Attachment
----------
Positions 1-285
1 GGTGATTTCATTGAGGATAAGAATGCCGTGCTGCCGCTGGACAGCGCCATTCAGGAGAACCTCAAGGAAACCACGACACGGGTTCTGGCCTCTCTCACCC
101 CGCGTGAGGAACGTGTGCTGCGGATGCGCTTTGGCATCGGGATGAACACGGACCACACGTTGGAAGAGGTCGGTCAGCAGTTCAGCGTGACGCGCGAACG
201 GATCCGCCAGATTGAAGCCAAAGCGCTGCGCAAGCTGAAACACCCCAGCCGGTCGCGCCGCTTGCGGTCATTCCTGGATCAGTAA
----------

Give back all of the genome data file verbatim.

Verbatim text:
Positions 1-285
1 GGTGATTTCATTGAGGATAAGAATGCCGTGCTGCCGCTGGACAGCGCCATTCAGGAGAACCTCAAGGAAACCACGACACGGGTTCTGGCCTCTCTCACCC
101 CGCGTGAGGAACGTGTGCTGCGGATGCGCTTTGGCATCGGGATGAACACGGACCACACGTTGGAAGAGGTCGGTCAGCAGTTCAGCGTGACGCGCGAACG
201 GATCCGCCAGATTGAAGCCAAAGCGCTGCGCAAGCTGAAACACCCCAGCCGGTCGCGCCGCTTGCGGTCATTCCTGGATCAGTAA